alertly. a
few people outside began a "W
Want Phillips" chant, but
died down.
Students perched on tables i
the back of the packe'd room in a
effort to see the debators. PhC
tographers, from all three Detro:
newspapers as well as The Dail:
popped flash bulbs almost cor
tinuously.
ALSO PRESENT were Joh
Richards, executive assistant I
Wayne University's president Da
id Henry and Frank Tuohey, put
lic relations chief of the Detro
institution.

Richards said that Presideni
Henry who barred Phillips from
Wayne had returned to Detroit
to make another speech last
night. "Naturally," he added
"I'm not here as an official re-
presentative of Wayne."
A healthy-sized student contir
gent from Wayne was in the crow
that packed the cafeteria. The
had a preview last night of Phi
lips brand of talk. He is slated t
speak at 3 p.m. this afternoon a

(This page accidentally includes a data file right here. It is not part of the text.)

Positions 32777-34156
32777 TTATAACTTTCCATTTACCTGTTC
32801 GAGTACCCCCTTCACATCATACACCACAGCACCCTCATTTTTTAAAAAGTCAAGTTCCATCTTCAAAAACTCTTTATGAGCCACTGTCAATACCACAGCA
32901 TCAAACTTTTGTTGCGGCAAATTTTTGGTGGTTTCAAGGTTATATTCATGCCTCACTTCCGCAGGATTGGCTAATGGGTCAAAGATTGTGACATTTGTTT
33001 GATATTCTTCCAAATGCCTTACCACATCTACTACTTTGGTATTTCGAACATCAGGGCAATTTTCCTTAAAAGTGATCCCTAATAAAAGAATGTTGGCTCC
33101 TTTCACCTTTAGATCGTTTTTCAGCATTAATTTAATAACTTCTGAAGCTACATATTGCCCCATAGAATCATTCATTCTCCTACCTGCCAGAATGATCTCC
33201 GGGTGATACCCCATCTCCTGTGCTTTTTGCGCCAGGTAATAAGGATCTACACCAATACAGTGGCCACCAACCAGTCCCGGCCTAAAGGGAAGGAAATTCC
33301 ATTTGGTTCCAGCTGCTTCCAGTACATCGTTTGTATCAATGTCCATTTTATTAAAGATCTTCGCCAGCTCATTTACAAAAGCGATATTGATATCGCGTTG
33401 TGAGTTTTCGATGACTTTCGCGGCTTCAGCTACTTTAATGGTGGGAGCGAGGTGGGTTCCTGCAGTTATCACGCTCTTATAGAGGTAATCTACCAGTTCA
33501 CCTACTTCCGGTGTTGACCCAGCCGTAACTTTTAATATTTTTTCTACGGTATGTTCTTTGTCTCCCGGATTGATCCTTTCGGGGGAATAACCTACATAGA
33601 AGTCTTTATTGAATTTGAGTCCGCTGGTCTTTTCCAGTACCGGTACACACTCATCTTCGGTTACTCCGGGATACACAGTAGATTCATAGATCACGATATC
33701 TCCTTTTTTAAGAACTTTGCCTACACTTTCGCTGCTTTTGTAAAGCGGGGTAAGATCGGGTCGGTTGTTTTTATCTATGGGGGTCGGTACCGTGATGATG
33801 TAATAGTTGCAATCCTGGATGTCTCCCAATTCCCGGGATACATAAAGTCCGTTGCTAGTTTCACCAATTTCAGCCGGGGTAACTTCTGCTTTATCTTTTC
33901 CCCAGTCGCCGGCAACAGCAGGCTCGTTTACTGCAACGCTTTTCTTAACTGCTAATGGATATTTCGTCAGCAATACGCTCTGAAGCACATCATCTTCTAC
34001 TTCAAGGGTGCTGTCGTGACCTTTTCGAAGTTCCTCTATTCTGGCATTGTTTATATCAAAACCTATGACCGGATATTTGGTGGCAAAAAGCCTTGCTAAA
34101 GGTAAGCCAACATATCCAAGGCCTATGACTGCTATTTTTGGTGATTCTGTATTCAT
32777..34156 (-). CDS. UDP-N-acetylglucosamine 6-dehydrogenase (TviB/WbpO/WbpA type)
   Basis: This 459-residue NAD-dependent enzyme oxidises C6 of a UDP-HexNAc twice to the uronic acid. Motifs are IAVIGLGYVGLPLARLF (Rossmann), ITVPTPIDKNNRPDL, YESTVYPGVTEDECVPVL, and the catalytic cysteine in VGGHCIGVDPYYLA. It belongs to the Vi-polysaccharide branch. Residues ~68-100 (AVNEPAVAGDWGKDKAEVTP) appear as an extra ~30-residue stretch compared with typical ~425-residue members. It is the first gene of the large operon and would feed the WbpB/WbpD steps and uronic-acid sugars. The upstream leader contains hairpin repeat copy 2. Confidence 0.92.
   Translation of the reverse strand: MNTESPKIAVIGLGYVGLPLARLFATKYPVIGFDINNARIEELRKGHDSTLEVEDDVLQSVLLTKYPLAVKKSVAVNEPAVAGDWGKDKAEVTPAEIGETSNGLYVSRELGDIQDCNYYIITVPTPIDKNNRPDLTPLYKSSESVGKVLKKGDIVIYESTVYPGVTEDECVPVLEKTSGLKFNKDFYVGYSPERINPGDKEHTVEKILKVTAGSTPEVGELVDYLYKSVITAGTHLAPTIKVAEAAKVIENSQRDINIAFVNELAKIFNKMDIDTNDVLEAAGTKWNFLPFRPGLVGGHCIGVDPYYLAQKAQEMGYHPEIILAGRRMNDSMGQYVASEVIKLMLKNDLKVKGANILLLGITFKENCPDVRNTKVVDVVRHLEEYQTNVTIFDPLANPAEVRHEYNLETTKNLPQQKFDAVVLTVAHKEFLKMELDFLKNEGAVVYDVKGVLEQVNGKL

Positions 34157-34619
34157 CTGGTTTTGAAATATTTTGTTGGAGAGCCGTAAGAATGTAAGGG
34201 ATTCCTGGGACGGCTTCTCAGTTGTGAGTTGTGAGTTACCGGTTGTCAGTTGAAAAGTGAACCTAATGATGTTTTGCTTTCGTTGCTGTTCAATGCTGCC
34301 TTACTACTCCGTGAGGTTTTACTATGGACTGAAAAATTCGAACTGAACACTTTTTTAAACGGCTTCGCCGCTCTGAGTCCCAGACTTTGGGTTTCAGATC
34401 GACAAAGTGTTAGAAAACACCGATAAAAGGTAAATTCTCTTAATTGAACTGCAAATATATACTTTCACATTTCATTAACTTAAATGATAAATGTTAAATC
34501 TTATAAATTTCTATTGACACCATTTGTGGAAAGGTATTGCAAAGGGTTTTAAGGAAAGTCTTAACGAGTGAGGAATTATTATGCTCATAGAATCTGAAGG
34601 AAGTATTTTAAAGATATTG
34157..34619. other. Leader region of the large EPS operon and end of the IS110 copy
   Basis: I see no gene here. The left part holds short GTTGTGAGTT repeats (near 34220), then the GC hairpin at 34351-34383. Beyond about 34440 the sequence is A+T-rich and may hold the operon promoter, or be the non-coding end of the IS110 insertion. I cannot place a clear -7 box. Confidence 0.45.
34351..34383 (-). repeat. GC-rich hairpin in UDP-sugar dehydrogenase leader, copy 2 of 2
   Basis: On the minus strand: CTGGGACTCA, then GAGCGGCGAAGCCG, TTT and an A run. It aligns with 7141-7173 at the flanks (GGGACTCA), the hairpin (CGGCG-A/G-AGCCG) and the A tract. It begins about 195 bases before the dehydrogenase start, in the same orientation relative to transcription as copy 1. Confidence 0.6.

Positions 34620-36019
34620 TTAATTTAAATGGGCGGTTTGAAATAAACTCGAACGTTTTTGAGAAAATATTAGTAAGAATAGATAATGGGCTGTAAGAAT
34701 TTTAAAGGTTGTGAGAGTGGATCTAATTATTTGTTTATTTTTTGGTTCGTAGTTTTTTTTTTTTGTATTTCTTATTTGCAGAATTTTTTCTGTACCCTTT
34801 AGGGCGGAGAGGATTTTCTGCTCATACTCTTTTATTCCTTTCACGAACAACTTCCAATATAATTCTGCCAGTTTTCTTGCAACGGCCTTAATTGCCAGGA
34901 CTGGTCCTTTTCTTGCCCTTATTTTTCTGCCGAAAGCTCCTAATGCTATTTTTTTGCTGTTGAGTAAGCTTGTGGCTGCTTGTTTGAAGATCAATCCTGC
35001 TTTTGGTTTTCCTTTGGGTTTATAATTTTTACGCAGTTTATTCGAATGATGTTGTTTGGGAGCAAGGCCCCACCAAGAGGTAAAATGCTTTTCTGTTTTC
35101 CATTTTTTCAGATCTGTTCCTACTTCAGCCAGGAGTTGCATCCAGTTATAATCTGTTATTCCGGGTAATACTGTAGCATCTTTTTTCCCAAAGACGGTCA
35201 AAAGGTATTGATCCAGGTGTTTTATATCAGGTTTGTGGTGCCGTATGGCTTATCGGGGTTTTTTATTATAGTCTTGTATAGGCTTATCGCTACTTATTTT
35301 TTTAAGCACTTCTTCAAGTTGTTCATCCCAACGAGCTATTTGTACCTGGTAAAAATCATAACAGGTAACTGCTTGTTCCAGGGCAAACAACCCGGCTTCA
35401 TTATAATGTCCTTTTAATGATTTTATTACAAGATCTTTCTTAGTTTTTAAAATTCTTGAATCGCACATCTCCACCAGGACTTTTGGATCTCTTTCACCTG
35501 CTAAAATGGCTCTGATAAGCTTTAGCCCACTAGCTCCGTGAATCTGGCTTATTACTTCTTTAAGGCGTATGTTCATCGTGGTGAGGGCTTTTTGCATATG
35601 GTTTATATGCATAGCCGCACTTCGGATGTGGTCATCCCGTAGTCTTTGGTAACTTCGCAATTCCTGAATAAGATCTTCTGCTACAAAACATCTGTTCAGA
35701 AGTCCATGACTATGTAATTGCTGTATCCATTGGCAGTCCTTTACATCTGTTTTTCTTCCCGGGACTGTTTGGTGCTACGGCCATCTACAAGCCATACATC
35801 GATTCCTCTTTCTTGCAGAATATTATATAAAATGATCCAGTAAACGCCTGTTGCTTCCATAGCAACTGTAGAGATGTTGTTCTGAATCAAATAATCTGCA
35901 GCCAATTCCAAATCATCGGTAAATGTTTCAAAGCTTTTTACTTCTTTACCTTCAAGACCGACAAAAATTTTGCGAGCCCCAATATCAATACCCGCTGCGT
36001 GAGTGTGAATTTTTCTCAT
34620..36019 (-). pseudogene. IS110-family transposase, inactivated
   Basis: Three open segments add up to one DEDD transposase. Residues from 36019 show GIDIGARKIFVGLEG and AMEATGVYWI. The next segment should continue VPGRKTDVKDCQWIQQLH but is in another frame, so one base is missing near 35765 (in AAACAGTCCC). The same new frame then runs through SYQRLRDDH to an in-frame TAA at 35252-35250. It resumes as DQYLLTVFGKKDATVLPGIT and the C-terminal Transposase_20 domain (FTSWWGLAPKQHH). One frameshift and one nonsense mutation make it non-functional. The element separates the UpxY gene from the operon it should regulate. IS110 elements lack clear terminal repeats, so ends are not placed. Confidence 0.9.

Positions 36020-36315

St. Andrews Episcopal Churci
four blocks from the Wayne cam

Associated Press World News Round-up
CANBERRA, AUSTRALIA - Prime Minister Robert G. Menzies President Hoover called for a new U.N. that would shut out the Com-
oduced yesterday a bill, described as a measure of public safetyjmunist countries.
self defense, to outlaw the Communist Party. Hoover's ideas drew dissent from a number of U.N. delegates and

intr
and

l1

"We would not pave tolerated a fifth column in 1939," he told the
House of Representatives. "We certainly do not propose to tolerate'one
in 1950 when militant Communism, checked for the time being in
Western Europe, is moving East and Southeast to carry out its plans
.a ,_.-&., .,. + , .. ~ ,,

officials. Some said the U.N. without the Russians would not be a
United Nations.
Malik's walkout was the 21st Russian bloc strike against a U.N.
organ since January when he left the Security Council over the China
austin.

I

Ii